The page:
Tuesday, March 30, 2021

Dry Eyes from Cholesterol Medications?


Did you know that the lipid lowering cholesterol medications called “statins” might also cause lipid layer instability in your tear film-and lead to dry eye symptoms? Researchers reporting in the American Journal of Ophthalmology found that patients with a history of taking stains to lower their cholesterol are more often than others bothered by dry eye disease and problems.

Dry eye disease (DED) affects some 7% to 33% of the general population. The actual incidence and severity of DED increases with age and female gender but is almost always characterized by decreased tear production and/or increased evaporation and can lead to symptoms of ocular discomfort, visual disturbances, and a diminished quality of life. Meibomian gland dysfunction (MGD) is the most common cause of evaporative dry eye and involves abnormalities in the quantity and/or composition of tear film lipids, including excess free cholesterol. Researchers have now identified that there is an association between MGD/DED and Dyslipidemia which is a significant risk factor for cardiovascular disease, affecting an estimated 12% of adults.  It is most often treated with “statin” medications. So, if you are one of the millions of patients taking cholesterol medication to lower your risk of heart disease and suffer from dry eyes, grittiness, sandy feeling eyes and changing fluctuating vision, please schedule an eye exam so we can provide a proper diagnosis and help for dry eyes. Alabama Eye & Cataract Center in Birmingham at 205-930-0930, visit Alabama Eye & Cataract Center or Facebook.

Alabama Eye & Cataract Center is a leading eye care center in Birmingham located at UAB-Highlands, 1201 11th Avenue S, Suite 501, Birmingham, Alabama 35205 and staffed by UAB Medicine eye doctors and eye specialists.

Wednesday, March 24, 2021

Types of Cataracts: Facts You Might Not Know


Did you know that there is more than one type of cataract? The most common type of cataract, typically found in people over 40, forms mainly in the center of your eye’s crystalline lens and is called a nuclear cataract. Another type of cataract is called a cortical cataract which is a wedge-shaped clouding that develops at the edge of the lens instead of the center. Yet another type, called a posterior capsular cataract generally forms at the back of the lens, blocking light rays from reaching the retina. You should know that posterior capsular cataracts usually develop faster than nuclear and cortical cataracts. But all three types can be corrected with cataract surgery to remove them, and then your vision corrected with lens implants. Your cataract surgeon can recommend different types of lens implants so that your eyeglass prescription for distance vision and astigmatism are corrected at the same time as your cataract surgery, and many people can even have their need for bifocals or reading glasses greatly reduced or eliminated with lens implants as well.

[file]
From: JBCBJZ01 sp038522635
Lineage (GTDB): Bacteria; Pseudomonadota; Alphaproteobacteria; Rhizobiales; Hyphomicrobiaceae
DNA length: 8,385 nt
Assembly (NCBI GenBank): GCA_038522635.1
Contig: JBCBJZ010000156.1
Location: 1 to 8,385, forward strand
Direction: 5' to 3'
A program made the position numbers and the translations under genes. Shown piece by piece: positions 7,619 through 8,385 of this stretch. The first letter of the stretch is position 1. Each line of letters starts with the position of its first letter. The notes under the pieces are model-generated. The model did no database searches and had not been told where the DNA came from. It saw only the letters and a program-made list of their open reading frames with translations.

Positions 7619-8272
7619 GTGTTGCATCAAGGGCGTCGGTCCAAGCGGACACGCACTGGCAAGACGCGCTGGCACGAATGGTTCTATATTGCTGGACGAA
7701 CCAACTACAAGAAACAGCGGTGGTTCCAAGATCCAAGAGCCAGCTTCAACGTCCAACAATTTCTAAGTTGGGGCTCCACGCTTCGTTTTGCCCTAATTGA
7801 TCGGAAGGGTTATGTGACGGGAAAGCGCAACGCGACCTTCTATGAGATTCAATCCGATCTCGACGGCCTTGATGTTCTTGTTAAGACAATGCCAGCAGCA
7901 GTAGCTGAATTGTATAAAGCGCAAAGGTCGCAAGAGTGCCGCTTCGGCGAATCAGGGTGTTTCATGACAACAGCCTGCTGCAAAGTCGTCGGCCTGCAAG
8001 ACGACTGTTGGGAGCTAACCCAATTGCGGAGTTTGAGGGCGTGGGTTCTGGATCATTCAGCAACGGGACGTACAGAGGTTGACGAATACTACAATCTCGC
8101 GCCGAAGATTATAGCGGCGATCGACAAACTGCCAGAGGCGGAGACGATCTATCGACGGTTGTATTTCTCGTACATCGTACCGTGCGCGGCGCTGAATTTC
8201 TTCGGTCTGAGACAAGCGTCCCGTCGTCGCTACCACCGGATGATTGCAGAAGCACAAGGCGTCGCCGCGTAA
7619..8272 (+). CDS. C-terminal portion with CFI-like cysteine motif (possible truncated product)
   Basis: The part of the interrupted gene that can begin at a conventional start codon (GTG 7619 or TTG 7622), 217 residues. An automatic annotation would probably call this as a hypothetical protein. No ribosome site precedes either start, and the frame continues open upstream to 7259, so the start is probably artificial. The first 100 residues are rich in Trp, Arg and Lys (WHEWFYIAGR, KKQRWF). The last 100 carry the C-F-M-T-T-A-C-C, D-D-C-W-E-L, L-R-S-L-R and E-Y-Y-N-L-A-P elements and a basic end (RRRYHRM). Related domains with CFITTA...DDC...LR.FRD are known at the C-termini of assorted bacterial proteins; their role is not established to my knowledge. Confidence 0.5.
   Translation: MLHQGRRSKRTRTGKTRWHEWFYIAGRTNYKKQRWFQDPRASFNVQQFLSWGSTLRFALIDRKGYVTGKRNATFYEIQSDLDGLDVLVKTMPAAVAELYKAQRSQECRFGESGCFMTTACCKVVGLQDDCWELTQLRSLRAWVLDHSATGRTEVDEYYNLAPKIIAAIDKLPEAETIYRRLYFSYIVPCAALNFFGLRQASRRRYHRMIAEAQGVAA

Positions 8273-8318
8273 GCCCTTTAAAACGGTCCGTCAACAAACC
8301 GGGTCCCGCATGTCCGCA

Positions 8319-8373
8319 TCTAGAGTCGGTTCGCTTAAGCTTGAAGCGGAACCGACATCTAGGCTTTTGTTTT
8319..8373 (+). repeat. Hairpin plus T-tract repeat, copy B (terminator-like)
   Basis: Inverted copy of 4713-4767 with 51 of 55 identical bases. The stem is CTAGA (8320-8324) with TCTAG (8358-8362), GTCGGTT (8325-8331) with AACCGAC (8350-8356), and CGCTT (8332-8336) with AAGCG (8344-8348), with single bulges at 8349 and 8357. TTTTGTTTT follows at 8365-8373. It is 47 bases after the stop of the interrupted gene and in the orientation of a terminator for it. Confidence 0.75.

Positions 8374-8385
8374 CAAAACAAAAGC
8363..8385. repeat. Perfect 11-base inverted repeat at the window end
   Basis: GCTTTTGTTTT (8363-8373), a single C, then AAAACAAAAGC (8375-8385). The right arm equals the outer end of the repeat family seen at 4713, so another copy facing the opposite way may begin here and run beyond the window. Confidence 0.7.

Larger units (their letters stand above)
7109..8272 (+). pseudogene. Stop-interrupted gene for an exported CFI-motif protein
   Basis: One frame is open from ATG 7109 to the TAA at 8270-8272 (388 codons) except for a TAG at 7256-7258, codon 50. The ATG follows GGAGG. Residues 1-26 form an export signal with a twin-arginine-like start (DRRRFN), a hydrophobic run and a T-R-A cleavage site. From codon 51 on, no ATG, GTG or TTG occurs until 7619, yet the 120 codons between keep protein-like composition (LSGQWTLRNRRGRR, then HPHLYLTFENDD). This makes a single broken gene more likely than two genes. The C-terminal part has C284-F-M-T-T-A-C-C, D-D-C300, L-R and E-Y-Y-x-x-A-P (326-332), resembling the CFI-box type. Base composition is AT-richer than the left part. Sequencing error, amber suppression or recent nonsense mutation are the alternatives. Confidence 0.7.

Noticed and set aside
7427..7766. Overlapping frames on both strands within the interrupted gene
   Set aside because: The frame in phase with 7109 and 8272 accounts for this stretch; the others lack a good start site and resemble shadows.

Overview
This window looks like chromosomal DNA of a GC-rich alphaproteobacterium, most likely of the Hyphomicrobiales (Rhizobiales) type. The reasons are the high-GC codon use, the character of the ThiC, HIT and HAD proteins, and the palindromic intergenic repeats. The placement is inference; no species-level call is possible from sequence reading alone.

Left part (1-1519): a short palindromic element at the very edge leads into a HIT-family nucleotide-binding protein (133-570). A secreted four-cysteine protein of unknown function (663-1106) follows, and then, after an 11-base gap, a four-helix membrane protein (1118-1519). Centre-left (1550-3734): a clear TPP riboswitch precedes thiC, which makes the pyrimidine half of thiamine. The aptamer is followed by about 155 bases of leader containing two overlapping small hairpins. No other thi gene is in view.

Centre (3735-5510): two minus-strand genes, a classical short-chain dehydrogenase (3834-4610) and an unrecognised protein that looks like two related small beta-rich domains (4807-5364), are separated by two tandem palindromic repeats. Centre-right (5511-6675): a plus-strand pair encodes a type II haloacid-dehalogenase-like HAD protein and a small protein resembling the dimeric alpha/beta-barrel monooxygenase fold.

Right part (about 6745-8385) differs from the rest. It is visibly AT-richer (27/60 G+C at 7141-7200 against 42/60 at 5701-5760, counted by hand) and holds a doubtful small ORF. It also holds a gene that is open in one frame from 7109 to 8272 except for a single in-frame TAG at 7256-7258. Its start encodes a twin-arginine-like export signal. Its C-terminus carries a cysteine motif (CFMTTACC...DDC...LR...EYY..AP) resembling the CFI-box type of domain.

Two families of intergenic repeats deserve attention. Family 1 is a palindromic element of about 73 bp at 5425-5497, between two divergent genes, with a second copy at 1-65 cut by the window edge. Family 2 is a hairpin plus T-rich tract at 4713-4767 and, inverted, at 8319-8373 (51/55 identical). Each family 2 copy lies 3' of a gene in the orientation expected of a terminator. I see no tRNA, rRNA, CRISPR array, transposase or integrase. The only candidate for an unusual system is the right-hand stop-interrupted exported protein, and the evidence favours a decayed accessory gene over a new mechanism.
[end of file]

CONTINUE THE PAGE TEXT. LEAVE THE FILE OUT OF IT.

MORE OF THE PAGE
If you or someone you know is experiencing cataract symptoms such as cloudy foggy vision, glare or difficult night driving and would like to learn more about cataract surgery & lens implants please call Alabama Eye & Cataract Center in Birmingham at 205-930-0930, visit Alabama Eye & Cataract Center or Facebook.